Part of the reason the Crunch has been so popular with its fan base is that Dolgon has no problem being silly; he loves goofy promotions. For instance, after pop tart Britney Spears had her public meltdown in 2007, including shaving her head, the Crunch invited her on an all-expenses paid trip to the Salt City and further offered any shorn woman a free ticket to the Feb. 24 game.
In another instance of a pop star run amok, Christina Aguilera famously botched the national anthem at Super Bowl XLV on Feb. 6, 2011. Dolgon invited her to Syracuse to get it right; uh, she didn’t come. “In the Christina Aguilera case, it was all about redemption,” he said.
This year’s opening night celebrations include appearances by the winner of last year’s The Biggest Loser reality television show, Olivia Ward, and her runnerup sister Hannah Curlee. “These people wouldn’t have been celebrities 10 years ago,” Dolgon related, “but in this era of reality TV, ratings for that show are huge. We’re giving fans something they want. We are a minor-league team, but we don’t think like a minor-league team. That’s why our fan base has remained loyal: They know we work for them. I have to answer to the fans.”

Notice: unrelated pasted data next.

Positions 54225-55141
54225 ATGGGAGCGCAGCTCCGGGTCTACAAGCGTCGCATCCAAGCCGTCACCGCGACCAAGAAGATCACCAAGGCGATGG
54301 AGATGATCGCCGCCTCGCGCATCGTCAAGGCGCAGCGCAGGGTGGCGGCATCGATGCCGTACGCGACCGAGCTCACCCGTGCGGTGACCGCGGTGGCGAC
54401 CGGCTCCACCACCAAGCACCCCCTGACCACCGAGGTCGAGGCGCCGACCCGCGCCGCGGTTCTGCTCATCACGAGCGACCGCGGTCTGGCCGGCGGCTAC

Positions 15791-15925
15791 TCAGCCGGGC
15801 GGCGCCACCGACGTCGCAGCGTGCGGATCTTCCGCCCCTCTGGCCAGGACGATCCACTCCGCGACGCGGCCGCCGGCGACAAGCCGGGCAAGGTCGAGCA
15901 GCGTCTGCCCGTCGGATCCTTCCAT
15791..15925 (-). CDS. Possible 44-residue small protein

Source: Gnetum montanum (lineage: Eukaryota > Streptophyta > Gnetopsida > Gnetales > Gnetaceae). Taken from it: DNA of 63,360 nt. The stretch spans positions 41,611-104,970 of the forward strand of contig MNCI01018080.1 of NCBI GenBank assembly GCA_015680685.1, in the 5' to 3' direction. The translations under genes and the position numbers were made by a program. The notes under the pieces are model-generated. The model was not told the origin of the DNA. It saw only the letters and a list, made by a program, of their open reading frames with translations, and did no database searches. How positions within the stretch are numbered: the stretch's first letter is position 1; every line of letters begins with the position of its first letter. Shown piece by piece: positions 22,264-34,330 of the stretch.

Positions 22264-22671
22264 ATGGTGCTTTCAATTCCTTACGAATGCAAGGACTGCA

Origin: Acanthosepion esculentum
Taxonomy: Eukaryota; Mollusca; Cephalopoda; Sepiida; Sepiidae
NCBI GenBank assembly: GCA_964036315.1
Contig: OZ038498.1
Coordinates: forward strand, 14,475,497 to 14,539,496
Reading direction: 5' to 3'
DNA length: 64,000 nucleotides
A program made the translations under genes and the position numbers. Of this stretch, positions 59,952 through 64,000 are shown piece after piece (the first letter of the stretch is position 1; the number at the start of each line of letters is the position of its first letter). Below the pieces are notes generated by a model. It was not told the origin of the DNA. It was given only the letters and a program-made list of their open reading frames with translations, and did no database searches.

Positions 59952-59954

Promotions aside, Dolgon also knows that Syracuse fans want, and deserve, a winning ice hockey team. To that end, the team’s affiliation with a National Hockey League team changed four years ago, when the Crunch realigned with the Anaheim Ducks instead of staying with the Columbus Blue Jackets “There are 30 teams in our league, and 30 teams in the NHL,” Dolgon said. “There is often a change in partners because people in management change at both levels. This is very much a relationship business. We were with Columbus for 10 years, and very close for eight of those years. When their general manager got fired, the relationship wasn’t as close as it had been. With their philosophy toward the minor leagues it was not going to be prudent for us to get the kind of talent we needed. It was a difficult call to make, but we have to make the call that’s going to get the best team on the ice.”